Gov. Pritzker Signs Package of Legislation Advancing LGBTQ+ Rights
CHICAGO —Governor JB Pritzker signed a package of legislation advancing the rights of the LGBTQ+ community in Illinois. The four pieces of legislation expand infertility treatment coverage for same-sex couples and women over 35, allow those getting married to choose gender-neutral certificates and those already married to have their certificates updated, and address HIV stigma by repealing the archaic HIV criminalization law.
This package of legislation builds on the administration's work to advance LGBTQ+ rights in all aspects of the lives of Illinois' residents. This includes providing financial aid to transgender students who would otherwise be denied, bringing inclusive curriculum into our schools to ensure LGBTQ+ history is represented in the classroom, expanding Medicaid to cover gender-affirming surgery, and putting in place the Getting to Zero plan to end HIV in Illinois in a decade.
"Today, I'll sign four new bills into law that advance Illinoisans' ability to live their fullest lives as their truest selves," said Governor JB Pritzker. "In our continued efforts to shape a safer and more inclusive Illinois, my administration is on a mission to lift up and empower those who too often have been overlooked or forgotten. Today, the State of Illinois is taking another step to advance that mission."
The governor was joined by First Lady MK Pritzker, Lieutenant Governor Juliana Stratton, legislative sponsors, and organizations that made these bills possible. Earlier in the day, the governor, first lady, and lieutenant governor joined leaders in the transgender and gender nonconforming community for a roundtable discussion to hear directly from them on the challenges they face, and the work still left to do.
The package of bills signed into law today includes:
• HB 3709, which updates the state's existing infertility insurance law to include LGBTQ+ families and single parents, while reducing the wait time for women over 35
• SB 139, which establishes a process for individuals to correct the gendered language on their marriage certificates
• HB 2590, which creates a uniform standard that county clerks must adhere to for name changes on marriage certificates
• HB 1063, which repeals an HIV criminalization law
"These pieces of critical legislation are a commitment to justice," said Lt. Governor Juliana Stratton. "We will continue this important work of ensuring Illinois is an inclusive state that is safe for members of our LGBTQ community to be their authentic selves and live free from discrimination."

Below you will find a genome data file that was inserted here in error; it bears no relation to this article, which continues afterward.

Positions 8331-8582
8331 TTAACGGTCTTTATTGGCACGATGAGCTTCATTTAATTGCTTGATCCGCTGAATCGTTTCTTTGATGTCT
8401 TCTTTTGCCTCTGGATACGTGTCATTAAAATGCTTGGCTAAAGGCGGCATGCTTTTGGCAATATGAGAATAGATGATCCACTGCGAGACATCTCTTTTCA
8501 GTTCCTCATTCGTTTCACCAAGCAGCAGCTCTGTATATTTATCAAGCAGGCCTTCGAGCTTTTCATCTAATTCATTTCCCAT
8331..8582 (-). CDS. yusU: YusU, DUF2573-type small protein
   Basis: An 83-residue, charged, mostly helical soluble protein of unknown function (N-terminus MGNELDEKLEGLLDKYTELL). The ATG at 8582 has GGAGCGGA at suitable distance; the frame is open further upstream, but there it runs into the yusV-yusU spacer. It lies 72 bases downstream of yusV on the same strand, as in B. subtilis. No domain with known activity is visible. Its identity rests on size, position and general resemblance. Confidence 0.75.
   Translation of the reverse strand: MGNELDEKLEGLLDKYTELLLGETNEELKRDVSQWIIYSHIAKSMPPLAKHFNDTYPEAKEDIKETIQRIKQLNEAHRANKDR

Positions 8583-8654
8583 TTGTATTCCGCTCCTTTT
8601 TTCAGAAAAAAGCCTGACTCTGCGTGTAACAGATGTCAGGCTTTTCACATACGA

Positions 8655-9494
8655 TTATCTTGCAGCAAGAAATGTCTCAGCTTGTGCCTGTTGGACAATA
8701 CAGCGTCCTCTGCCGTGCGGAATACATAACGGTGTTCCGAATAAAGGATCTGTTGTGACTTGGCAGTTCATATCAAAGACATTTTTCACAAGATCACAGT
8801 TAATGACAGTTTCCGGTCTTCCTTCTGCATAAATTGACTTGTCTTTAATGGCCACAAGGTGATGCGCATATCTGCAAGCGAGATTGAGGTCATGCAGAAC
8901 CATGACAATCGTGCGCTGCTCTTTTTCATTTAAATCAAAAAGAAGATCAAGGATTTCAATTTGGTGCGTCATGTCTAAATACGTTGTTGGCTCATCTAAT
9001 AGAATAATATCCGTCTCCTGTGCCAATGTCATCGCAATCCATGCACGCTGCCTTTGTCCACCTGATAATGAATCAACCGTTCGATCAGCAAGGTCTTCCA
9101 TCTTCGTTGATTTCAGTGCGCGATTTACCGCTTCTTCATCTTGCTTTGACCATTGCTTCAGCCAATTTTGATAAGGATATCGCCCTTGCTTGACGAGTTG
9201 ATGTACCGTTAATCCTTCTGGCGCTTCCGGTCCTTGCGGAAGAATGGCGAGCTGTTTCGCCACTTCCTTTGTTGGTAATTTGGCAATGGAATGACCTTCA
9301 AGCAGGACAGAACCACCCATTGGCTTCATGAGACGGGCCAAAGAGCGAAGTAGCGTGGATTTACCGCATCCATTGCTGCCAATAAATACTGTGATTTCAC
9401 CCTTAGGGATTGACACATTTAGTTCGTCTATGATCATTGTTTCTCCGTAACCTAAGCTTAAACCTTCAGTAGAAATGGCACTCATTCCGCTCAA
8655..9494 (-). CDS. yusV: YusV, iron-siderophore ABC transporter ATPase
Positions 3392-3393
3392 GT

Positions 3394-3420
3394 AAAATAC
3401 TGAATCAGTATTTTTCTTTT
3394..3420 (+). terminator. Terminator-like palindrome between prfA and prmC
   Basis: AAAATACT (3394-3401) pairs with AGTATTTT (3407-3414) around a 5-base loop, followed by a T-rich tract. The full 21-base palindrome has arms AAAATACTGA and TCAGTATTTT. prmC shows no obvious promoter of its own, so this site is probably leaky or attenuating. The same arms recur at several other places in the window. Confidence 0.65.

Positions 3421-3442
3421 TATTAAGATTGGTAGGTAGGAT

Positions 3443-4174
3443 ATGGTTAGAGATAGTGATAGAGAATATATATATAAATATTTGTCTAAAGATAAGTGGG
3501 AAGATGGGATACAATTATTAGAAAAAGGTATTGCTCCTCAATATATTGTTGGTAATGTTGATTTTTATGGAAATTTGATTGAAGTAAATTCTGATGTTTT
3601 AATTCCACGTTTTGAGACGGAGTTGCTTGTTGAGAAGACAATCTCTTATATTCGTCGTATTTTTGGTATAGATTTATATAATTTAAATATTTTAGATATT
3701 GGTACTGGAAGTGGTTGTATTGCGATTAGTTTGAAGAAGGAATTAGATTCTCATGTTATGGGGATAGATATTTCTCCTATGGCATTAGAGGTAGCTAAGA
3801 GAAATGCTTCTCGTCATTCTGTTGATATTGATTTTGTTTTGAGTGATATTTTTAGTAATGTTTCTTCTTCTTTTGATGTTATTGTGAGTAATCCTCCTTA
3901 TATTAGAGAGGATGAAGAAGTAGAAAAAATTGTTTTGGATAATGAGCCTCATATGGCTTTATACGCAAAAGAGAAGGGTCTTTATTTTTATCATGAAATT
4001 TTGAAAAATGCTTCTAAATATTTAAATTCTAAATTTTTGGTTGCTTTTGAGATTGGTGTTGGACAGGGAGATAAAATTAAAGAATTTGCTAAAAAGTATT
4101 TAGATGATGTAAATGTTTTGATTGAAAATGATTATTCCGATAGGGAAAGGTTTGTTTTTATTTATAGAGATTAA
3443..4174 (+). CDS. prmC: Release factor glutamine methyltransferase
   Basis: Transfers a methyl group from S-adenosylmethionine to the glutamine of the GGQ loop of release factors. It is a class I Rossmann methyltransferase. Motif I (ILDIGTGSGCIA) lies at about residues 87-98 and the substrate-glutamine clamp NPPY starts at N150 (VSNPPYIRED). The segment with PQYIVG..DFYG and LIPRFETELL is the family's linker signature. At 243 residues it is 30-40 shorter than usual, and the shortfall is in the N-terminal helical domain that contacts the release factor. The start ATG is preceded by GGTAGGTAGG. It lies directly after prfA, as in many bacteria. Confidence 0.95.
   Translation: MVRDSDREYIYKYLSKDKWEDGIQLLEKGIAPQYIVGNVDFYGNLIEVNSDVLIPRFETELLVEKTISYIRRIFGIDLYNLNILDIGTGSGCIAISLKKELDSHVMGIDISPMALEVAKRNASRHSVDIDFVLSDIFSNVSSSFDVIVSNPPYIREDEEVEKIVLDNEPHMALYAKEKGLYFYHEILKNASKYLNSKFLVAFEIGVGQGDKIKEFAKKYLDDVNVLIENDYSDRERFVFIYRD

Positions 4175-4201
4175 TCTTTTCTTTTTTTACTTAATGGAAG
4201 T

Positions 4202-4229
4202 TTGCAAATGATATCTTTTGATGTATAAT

"As we see legislators in other states across America viciously attack the rights of LGBTQ people, we are proud Illinois is moving forward today and leading on LGBTQ equality," said Myles Brady Davis, Director of Communications and Press Secretary of Equality Illinois "Thank you to Gov. Pritzker for signing these important bills and to the legislative sponsors for their leadership. We especially thank the advocates who shared their stories and experiences, including people living with HIV and the Illinois HIV Action Alliance for pushing Illinois to lead with dignity and public health strategies, not stigma and criminalization; the loving LGBTQ couples who just want to be build families of their own; and Kathy, Kato, and Chicago House and Social Service Agency for ensuring trans and non-binary people will be able to see themselves and their families authentically reflected in more of their personal identity documents. Together, we are continuing to move Illinois forward in advancing the dignity and inclusion of LGBTQ people."
HB 3709 expands insurance coverage for infertility treatments coverage to include same-sex couples, women over 35, single persons, and those who cannot get pregnant naturally due to a medical reason. Therefore, granting discrimination protections for individuals accessing fertility treatments.
Currently, coverage requirements are limited in scope, only protecting infertility treatments for women under the age of 35 who are unable to become pregnant after one year of trying, women over 35 who are unable to become pregnant after six months, and women who are unable to conceive without medical intervention. This legislation increases coverage in the insurance code to be more inclusive for LGBTQ+ families, single parents, and women over 35. HB 3709 takes effect January 1, 2022.
"This bill is encouraging news for all Illinoisans wanting to start a family," said State Senator Laura Fine (D-Glenview). "It will remove financial barriers by expanding insurance coverage for infertility treatments, no matter the makeup of your family."
"For decades, our state insurance law discriminated against countless Illinoisans looking to welcome a child into their family, putting parenthood financially out of reach for same-sex couples, single women, and others," said State Representative Margaret Croke (D-Chicago). "Setting things right and creating a more inclusive insurance law was long overdue, which is why I am so proud to have led this legislation to expand fertility treatment coverage to all Illinoisans, regardless of their sexuality, relationship status, age or medical condition. I am thrilled to see Governor Pritzker sign this into law today, and I hope its signing sends a strong message to all people across our state who are looking to start or grow a family that they are welcomed and supported here in Illinois."